The collapse of farmland is a crisis and it's global. However to frame it as a crisis on its own is to miss the point, a very important point that we fail to comprehend at our certain peril. This is a crisis but it's also a symptom of a far greater problem. We are pushing our planet beyond its limits. We are pushing our planet to its breaking point.

Only yesterday I posted about the existential threat of ocean acidification now underway and nearing the point of no return.  Consider the steadily degrading state of our essential renewable resources: air, water and biomass.  Close to 800 million people lack access to clean water. 2.5 billion don't have access to basic sanitation, toilets.  The air Londoners breathe can now rival that of Beijing's.  We've killed off half of the animal life on Earth, terrestrial and aquatic, in just 40-years.  Insect populations are collapsing.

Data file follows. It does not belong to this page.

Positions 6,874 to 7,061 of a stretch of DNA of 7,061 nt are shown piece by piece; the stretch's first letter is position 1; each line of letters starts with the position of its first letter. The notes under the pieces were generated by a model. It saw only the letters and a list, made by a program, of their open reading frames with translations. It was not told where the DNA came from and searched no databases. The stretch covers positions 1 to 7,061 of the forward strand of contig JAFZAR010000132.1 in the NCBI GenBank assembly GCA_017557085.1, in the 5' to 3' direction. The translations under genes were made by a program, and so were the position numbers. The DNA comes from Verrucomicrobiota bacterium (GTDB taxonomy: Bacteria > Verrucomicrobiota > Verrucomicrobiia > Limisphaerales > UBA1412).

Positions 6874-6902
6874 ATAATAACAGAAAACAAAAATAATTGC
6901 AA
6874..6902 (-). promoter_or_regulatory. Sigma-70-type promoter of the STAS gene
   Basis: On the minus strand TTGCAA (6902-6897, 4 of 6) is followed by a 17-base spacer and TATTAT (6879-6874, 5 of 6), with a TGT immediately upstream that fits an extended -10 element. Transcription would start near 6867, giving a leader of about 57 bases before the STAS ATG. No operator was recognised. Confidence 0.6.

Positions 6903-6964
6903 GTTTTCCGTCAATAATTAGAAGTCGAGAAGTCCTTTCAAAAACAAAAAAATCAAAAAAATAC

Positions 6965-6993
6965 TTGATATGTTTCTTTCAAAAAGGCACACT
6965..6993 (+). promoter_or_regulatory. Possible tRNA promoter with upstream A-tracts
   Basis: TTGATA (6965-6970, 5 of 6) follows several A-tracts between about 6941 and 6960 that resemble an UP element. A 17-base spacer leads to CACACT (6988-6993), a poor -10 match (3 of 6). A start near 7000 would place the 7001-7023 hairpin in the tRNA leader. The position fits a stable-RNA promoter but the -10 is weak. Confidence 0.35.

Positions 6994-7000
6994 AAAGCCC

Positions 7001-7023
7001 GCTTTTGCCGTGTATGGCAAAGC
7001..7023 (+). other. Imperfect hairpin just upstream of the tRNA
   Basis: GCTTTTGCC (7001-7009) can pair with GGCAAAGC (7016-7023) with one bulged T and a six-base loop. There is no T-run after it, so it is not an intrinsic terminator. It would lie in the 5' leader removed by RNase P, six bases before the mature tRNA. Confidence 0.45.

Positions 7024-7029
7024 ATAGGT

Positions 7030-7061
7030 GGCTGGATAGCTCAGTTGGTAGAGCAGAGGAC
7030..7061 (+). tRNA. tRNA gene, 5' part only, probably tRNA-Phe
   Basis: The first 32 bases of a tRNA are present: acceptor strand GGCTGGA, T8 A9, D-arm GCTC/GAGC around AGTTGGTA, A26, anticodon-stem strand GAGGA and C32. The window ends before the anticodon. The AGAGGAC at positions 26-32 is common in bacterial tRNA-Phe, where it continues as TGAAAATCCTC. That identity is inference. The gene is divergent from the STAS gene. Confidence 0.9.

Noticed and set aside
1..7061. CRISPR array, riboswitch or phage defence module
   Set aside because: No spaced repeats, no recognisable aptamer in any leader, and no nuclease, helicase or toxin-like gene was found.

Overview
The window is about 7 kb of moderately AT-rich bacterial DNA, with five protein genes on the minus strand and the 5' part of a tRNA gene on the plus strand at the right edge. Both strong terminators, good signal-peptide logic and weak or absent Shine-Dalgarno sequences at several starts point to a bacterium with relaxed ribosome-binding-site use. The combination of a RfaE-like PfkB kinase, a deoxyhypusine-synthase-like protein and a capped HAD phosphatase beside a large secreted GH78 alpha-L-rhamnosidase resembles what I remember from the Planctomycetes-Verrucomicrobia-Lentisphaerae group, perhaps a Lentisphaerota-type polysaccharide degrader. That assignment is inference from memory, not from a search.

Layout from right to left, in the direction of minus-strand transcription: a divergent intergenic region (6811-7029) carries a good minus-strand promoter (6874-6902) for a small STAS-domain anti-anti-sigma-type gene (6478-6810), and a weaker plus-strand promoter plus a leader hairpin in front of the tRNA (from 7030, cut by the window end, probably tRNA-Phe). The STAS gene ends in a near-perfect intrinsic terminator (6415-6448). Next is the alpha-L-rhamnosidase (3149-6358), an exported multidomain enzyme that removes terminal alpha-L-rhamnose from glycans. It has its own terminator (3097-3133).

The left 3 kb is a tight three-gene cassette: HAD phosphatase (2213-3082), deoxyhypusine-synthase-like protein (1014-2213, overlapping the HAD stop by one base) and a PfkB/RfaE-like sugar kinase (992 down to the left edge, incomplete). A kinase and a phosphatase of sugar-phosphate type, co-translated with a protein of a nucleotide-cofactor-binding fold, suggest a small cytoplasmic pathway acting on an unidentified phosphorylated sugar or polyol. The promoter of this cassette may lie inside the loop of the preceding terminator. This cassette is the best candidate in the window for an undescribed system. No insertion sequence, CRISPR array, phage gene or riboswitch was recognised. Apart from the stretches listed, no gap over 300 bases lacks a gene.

We turn to on our planet's basic stocks. We fell our forests. We collapse our fisheries. We drain our aquifers. We exhaust our farmland, transforming it into sterile desert. We've put the Earth store into a giant "going out of business" sale. You know it's true. It's visible to the naked eye from space. And, as stocks of so many things run low, we respond with new technologies and systems to make our depredations even more efficient, ever more rapacious.

We know that greenhouse gas emissions pose a threat to humanity as great as opioids to an addict and yet we continue to extract and burn fossil fuels when alternatives exist. In Canada we pimp the world's highest-carbon, toxin-laced ersatz petroleum and we do it with pride.

Visit your legislature or, better yet, our parliament. Look down from the visitors' gallery during Question Period and all you will see are legislators dedicated to pushing our planet beyond its limits because they can't envision anything else.  They don't know that beside that gas pedal is a brake or that they can turn that steering wheel. And they're taking you for a ride.